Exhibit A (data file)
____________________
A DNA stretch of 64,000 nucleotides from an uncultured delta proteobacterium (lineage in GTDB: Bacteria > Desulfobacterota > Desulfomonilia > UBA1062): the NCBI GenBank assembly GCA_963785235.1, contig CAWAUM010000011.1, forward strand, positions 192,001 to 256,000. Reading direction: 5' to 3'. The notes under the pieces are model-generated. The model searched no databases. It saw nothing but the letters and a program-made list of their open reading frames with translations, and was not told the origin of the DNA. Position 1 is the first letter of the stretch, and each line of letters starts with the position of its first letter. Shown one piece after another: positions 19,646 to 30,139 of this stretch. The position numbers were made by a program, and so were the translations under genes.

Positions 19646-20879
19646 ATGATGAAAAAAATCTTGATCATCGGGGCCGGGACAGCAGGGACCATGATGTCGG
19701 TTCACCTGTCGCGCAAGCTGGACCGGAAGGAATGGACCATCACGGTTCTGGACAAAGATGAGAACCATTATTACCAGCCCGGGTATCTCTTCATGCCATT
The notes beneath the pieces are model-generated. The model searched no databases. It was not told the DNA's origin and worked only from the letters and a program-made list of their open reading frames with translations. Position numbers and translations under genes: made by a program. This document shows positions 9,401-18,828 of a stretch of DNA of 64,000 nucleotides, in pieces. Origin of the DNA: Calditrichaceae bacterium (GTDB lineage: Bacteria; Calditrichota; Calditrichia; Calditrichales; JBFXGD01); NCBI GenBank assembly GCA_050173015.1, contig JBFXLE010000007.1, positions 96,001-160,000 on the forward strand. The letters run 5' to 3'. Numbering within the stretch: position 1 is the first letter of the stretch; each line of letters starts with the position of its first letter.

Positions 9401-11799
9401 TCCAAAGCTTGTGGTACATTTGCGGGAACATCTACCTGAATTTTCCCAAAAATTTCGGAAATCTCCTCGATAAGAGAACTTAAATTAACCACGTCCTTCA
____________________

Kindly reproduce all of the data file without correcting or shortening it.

A DNA stretch of 64,000 nucleotides from an uncultured delta proteobacterium (lineage in GTDB: Bacteria > Desulfobacterota > Desulfomonilia > UBA1062): the NCBI GenBank assembly GCA_963785235.1, contig CAWAUM010000011.1, forward strand, positions 192,001 to 256,000. Reading direction: 5' to 3'. The notes under the pieces are model-generated. The model searched no databases. It saw nothing but the letters and a program-made list of their open reading frames with translations, and was not told the origin of the DNA. Position 1 is the first letter of the stretch, and each line of letters starts with the position of its first letter. Shown one piece after another: positions 19,646 to 30,139 of this stretch. The position numbers were made by a program, and so were the translations under genes.

Positions 19646-20879
19646 ATGATGAAAAAAATCTTGATCATCGGGGCCGGGACAGCAGGGACCATGATGTCGG
19701 TTCACCTGTCGCGCAAGCTGGACCGGAAGGAATGGACCATCACGGTTCTGGACAAAGATGAGAACCATTATTACCAGCCCGGGTATCTCTTCATGCCATT
The notes beneath the pieces are model-generated. The model searched no databases. It was not told the DNA's origin and worked only from the letters and a program-made list of their open reading frames with translations. Position numbers and translations under genes: made by a program. This document shows positions 9,401-18,828 of a stretch of DNA of 64,000 nucleotides, in pieces. Origin of the DNA: Calditrichaceae bacterium (GTDB lineage: Bacteria; Calditrichota; Calditrichia; Calditrichales; JBFXGD01); NCBI GenBank assembly GCA_050173015.1, contig JBFXLE010000007.1, positions 96,001-160,000 on the forward strand. The letters run 5' to 3'. Numbering within the stretch: position 1 is the first letter of the stretch; each line of letters starts with the position of its first letter.

Positions 9401-11799
9401 TCCAAAGCTTGTGGTACATTTGCGGGAACATCTACCTGAATTTTCCCAAAAATTTCGGAAATCTCCTCGATAAGAGAACTTAAATTAACCACGTCCTTCA